The top picture shows what you should have in the side that has popped lose on your balance link; a washer and the expanded head of the rivet. The bottom photo shows the other side.

The pin doesn’t look to be a rivet in the traditional sense of it being a fastener with no threads and a head on one end that holds two pieces together by being flattened and expanded on the non-head end. I think that it is actually a pin with a head on it that is a friction fit into the side of the link in which your pin still resides. The hole in the other arm, he one that is free of your pin, is slightly larger in diameter than the pin. The washer you are missing is a friction fit on the pin and is what holds the two pieces together. Once assembled the pinned connection is probably compressed in a hydraulic press to expand the ends a bit to ensure a tight connection.

If you can find a washer that fits tightly on the pin and have access to a hydraulic press or if you own a hammer and anvil you can probably put yours back together. Remember there is not much force trying to separate the two pieces. The main forces are shear forces on the pin.


(Paul Scott) #11

Hi Patrick,

The fixings on mine are a slightly different design than John’s; mine are off a 65 FHC.
The first picture is my original unbroken one.

I had the same problem as you on one of mine and I turned down the shank of a bolt on my lathe. it is simply peened over within the hole, but I added some MIG weld and ground it flush to be on the safe side. (I don’t seem to have a picture of the peened side).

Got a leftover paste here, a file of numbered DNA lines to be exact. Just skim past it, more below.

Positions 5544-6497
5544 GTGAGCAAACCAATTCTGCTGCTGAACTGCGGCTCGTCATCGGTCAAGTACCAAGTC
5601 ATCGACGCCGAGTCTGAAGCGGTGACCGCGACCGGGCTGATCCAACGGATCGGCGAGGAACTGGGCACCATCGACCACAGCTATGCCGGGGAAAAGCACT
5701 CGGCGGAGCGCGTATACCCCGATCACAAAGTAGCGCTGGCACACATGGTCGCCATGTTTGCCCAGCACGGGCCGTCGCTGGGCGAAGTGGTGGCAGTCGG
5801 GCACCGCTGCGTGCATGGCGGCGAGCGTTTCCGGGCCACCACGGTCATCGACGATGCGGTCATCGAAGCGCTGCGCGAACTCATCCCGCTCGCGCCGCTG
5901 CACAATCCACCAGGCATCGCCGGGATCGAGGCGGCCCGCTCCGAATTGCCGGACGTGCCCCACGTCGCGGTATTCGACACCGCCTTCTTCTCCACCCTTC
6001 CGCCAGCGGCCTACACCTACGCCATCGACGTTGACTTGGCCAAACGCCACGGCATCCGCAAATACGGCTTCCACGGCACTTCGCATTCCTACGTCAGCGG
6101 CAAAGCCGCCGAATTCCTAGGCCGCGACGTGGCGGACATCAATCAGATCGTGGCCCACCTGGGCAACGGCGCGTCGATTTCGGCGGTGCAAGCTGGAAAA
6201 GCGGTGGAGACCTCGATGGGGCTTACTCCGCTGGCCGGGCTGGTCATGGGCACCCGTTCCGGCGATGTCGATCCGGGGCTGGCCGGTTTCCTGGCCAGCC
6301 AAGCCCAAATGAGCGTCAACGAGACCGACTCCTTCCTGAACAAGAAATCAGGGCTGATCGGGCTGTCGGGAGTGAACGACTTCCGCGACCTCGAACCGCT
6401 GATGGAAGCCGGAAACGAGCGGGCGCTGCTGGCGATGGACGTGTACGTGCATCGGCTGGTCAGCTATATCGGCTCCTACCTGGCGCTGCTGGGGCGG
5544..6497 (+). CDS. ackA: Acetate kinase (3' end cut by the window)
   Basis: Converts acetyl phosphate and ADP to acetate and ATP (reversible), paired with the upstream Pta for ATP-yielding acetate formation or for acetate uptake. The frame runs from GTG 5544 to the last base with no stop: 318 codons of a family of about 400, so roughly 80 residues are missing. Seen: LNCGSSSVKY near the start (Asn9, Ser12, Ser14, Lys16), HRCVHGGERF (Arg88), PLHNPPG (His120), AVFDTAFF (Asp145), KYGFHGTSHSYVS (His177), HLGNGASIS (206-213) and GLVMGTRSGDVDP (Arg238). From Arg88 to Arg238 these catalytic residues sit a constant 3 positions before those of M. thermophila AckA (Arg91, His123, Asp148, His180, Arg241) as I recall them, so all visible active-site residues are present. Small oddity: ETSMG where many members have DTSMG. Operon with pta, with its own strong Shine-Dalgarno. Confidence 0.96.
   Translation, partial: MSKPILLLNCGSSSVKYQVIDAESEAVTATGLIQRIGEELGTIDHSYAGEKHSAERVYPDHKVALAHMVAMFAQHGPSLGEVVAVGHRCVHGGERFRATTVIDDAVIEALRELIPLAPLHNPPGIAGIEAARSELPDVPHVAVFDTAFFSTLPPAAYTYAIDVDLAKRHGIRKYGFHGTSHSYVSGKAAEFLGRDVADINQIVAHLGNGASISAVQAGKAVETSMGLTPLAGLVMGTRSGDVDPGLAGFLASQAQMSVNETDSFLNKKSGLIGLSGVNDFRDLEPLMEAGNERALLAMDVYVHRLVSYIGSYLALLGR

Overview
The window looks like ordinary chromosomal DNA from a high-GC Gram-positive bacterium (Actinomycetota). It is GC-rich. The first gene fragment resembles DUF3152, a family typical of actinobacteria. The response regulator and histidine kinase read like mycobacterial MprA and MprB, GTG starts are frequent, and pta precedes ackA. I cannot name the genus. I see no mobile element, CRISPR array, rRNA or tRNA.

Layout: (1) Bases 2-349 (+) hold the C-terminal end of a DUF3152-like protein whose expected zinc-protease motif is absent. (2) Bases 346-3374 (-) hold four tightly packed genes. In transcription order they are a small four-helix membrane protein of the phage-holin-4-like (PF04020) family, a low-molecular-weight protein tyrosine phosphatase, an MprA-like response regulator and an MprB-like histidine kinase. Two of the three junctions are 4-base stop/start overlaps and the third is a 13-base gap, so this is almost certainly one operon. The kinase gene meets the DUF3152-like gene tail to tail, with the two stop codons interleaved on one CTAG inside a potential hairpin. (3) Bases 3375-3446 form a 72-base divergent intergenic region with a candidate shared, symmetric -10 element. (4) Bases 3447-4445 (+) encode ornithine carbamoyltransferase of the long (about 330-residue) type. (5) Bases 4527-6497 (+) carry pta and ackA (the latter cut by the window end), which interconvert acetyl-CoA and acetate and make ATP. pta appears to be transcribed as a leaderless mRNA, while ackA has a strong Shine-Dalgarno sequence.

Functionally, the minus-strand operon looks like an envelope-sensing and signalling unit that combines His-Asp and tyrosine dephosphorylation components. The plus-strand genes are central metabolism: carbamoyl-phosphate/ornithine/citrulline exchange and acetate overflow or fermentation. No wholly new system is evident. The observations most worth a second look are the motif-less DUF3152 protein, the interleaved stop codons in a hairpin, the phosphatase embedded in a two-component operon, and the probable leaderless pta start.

I made up a copper washer to sit between the two parts as per original.

If you haven’t got a lathe, I see no reason why you couldn’t turn down a bolt slightly larger than the hole in a drill and grind it down with a file.

Paul


(Paul Scott) #12

Patrick,
I have just re-looked at your picture and it would appear that the fixing is still there; I don’t think it is broken as such.
The fixing you have, should pivot in the hole ( it has probably become seized and this is what pulled it out) and if you put a thin washer like I did and push it back into the hole and peen it over and possibly weld it too, it should be fine.

Paul


(Puddinhead) #13

Thanks Steve, John and Paul,

I just checked and both rivets are still onboard. Steve removed his rivets and replaced with shouldered bolts.

The tip of my rivets is slightly lipped and a copper washer I found nearby doesn’t come close to refitting back onto that rivet. I should remove the brackets and see if a macine shop can reestablish things together.

Thanks,
Pstrick
'66 fhc


(Puddinhead) #14

Paul,

Is the rivet itself supposed to rotate or the spring loaded hinge bracket that rotates on a fixed rivet ?

Patrick
'66 fhc


(69 FHC ) #15

I reexamined mine and found that the pin in question has been reworked by a PO. Both pivot points should look like the pivot point on the left in the first picture I posted. In my case the PO substituted a thinner washer and peened down the shank of the pin to lock it in place.


(Paul Scott) #16

The rivet is fixed to the short spring loaded bracket.

In my picture the depression at the top is the fixed point and the long curved bar hinges around the rivet.

Paul